Beast from 20,000 Fathoms, The (1953): Sci-Fi Monster Movie with Special Effects by Ray Harryhausen

One of the early atomic monster movies, The Beast from 20,000 Fathoms helped  inspire a whole genre of creature features, including Godzilla.

Grade: B (***1/2 out of *****)

The Beast from 20,000 Fathoms
Beast from 20,000 Fathoms poster.jpg

Theatrical release poster

Produced by Jack Dietz and Hal E. Chester, and directed by Eugène, the movie boasts stop-motion animation special effects by expert Ray Harryhausen. Its screenplay is based on Ray Bradbury’s 1951 short story “The Fog Horn.”

The story concerns a fictional dinosaur, the Rhedosaurus, which is released from its frozen, hibernating state by atomic bomb test in the Arctic Circle.

The beast begins to wreak a path of destruction as it travels southward, eventually arriving at its ancient spawning grounds, which includes New York City.[6]

North of the Arctic Circle, a nuclear bomb test, dubbed “Operation Experiment,” is conducted. Right after the blast, physicist Thomas Nesbitt muses “What the cumulative effects of all these atomic explosions and tests will be, only time will tell.”

Indeed, The explosion awakens a 200-foot long carnivorous dinosaur known as a Rhedosaurus, thawing it out of the ice where it had been suspended for millions of years. Nesbitt, the only surviving witness to the beast’s awakening, is dismissed as being delirious.  But despite the skepticism, he persists about what he saw.

The dinosaur begins making its way down the east coast of North America, sinking a fishing ketch off the Grand Banks, then another near Marquette, Canada, wrecking a lighthouse in Maine and destroying buildings in Massachusetts.

Nesbitt eventually gains the support 0f paleontologist Thurgood Elson and his young assistant Lee Hunter after one surviving fisherman identifies the same dinosaur that Nesbitt saw.

The dinosaur returns to the Hudson River area, where fossils of Rhedosaurus were first found. In a diving bell search of the undersea Hudson River Canyon, Elson is killed after his bell is swallowed by the beast, which then comes ashore in Manhattan. The rampage results in 180 known dead, 1500 injured, and damage of $300 million.”

Meanwhile, military troops led by Colonel Jack Evans attempt to stop the Rhedosaurus with electrified barricade, then blast a hole in the beast’s throat, which drives it back into the sea.  But it bleeds all over the streets of New York, unleashing virulent prehistoric contagion, which infects the populace, and causes more fatalities. The infection precludes blowing up the Rhedosaurus or even setting it ablaze, lest the contagion spread further. It is decided to shoot a radioactive isotope into the beast’s neck wound, hoping to burn it from the inside, killing it without the contagion.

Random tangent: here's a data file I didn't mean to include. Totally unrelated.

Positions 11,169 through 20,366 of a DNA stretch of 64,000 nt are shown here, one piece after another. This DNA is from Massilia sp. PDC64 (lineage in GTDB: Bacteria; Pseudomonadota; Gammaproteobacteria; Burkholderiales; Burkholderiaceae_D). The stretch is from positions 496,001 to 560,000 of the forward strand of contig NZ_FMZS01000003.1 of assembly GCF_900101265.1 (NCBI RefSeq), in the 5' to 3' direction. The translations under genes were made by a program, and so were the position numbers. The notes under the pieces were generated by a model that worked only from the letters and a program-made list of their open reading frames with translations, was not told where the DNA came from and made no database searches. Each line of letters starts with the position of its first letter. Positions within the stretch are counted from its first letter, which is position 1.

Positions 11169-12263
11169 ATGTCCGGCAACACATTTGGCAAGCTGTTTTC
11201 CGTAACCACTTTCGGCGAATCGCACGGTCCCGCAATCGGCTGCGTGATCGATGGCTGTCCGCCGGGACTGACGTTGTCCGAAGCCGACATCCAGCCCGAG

When the Rhedosaurus comes ashore and reaches Palisades amusement park, military sharpshooter Corporal Stone climbs on board a roller coaster. He gets to eye-level with the beast, and fires the isotope into its neck wound. The creature thrashes about in reaction, causing the roller coaster to collapse, and setting the amusement park ablaze.

When the fire spreads rapidly, the Rhedosaurus collapses and dies from isotope poisoning and heat stroke.

Cast
Paul Christian as Professor Tom Nesbitt
Paula Raymond as Lee Hunter
Cecil Kellaway as Dr. Thurgood Elson
Kenneth Tobey as Colonel Jack Evans
Donald Woods as Captain Phil Jackson
Ross Elliott as George Ritchie
Steve Brodie as Sgt. Loomis
Jack Pennick as Jacob Bowman
Michael Fox as ER doctor
Lee Van Cleef as Corporal Jason Stone
Frank Ferguson as Dr. Morton
King Donovan as Dr. Ingersoll
James Best as Charlie, radar operator

Credits
Directed by Eugène Lourié
Produced by Jack Dietz, Hal E. Chester
Screenplay by Fred Freiberger, Eugène Lourié, Louis Morheim, Robert Smith, based on “The Fog Horn” (short story) by Ray Bradbury
Narrated by William Woodson
Music by David Buttolph
Cinematography John L. Russell
Edited by Bernard W. Burton
Production company: Jack Dietz Productions
Distributed by Warner Bros.
Release date: June 13, 1953
Running time 80 minutes
Budget $200,000
Box office $5 million

Note:

TCM showed the movie on October 12, 2020.

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